The closest thing to rainfall expected in the Biosphere 2 was an artificial cloud in the top of the rainforest biome generated by pumps misting nozzles, a necessity to maintain the health of rainforest species accustomed to high humidity, and the condensation on the glass and glazing that would drip. The drip and fog will modestly feed a pool atop the rainforest mountain, whose major inflow will come from water pumped out of the reservoirs in the basement. The pool feeds the rainforest stream, which meanders toward the Savannah. Before reaching the Savannah, most of the water in the rainforest stream will be diverted to pipes leading it back to the basement reservoirs, recycling it within the rainforest. 7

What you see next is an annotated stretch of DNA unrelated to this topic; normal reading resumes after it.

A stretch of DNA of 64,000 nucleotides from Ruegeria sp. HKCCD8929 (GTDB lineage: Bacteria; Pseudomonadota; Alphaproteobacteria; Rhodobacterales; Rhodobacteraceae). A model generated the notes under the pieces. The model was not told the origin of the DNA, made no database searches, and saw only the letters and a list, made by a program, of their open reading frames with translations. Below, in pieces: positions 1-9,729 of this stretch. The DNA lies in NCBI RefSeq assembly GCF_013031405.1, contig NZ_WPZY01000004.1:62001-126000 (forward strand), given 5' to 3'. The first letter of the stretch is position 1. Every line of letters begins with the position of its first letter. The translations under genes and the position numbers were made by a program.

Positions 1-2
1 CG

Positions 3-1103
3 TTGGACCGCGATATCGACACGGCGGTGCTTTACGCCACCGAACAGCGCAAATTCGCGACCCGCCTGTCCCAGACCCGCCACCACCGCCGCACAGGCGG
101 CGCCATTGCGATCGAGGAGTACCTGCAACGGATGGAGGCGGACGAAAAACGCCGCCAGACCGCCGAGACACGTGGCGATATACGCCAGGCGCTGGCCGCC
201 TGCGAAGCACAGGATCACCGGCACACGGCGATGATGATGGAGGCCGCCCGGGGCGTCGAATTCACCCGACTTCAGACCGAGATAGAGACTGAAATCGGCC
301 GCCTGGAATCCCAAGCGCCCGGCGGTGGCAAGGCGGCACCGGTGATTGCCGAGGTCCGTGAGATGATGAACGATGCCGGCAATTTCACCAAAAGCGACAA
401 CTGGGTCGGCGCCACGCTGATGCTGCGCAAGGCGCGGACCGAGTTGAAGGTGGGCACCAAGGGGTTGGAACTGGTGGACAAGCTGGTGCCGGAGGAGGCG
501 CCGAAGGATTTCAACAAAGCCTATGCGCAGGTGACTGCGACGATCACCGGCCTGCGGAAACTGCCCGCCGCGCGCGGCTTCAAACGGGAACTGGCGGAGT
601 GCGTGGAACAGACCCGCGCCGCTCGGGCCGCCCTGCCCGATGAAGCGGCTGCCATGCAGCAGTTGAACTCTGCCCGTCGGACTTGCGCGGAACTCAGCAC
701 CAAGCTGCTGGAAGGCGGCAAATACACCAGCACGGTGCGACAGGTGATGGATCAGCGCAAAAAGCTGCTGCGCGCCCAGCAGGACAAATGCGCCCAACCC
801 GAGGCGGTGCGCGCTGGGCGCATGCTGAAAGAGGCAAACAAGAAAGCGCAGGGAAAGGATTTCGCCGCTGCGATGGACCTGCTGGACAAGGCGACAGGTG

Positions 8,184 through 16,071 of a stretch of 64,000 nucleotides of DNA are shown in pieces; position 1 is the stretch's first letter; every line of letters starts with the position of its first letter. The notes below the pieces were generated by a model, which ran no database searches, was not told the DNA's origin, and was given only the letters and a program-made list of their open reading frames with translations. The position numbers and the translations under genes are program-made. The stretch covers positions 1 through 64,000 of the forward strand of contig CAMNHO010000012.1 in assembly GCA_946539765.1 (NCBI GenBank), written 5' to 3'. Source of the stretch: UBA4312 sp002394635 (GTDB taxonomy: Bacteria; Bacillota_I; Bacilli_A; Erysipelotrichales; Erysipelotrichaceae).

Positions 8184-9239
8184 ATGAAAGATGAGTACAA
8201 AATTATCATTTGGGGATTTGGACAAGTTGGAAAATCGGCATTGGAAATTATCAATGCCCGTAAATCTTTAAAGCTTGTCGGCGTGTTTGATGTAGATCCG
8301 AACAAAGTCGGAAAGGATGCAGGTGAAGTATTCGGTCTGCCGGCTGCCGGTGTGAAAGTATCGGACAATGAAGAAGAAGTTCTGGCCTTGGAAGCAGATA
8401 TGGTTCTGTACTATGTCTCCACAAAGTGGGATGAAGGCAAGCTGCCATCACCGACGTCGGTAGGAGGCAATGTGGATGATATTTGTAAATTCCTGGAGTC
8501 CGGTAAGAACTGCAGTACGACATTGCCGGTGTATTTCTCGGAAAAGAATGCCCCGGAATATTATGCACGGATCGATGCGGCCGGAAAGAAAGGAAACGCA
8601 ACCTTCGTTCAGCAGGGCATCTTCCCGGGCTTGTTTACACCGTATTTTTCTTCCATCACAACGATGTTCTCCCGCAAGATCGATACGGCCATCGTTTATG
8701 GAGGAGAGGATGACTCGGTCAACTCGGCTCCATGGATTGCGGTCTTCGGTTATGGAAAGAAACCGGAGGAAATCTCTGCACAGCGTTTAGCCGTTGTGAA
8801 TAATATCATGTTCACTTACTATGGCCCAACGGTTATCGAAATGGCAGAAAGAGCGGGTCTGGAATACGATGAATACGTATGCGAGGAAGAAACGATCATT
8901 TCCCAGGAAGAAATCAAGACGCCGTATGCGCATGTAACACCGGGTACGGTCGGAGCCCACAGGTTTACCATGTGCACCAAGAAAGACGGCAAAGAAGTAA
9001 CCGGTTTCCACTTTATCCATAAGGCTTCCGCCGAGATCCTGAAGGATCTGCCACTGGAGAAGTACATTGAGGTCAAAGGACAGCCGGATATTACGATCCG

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There were two scenarios posed about the quality of Biosphere 2 atmosphere. The first scenario hypothesized that if there were too many plants in relation to animals, the vegetation might drastically reduce all the carbon dioxide. Then, when the concentration of carbon dioxide had dropped to fifty to one hundred parts per million, many plants except for some survivalist species that evolved genetic capacities to process lower levels would stop growing. So comparatively few animals could live there.8 The other scenario would happen if there were too many animals. When carbon dioxide levels increase, plants respond to that richer diet by photosynthesizing at an increased rate. But the response is slow. In small closed areas animals could deplete all of the oxygen and die before plants had a chance to replenish the supply. Long before this could occur humans might start suffering the effects of too much carbon dioxide in the air, which may become unhealthy for humans at levels of ten to twenty thousand parts per million.9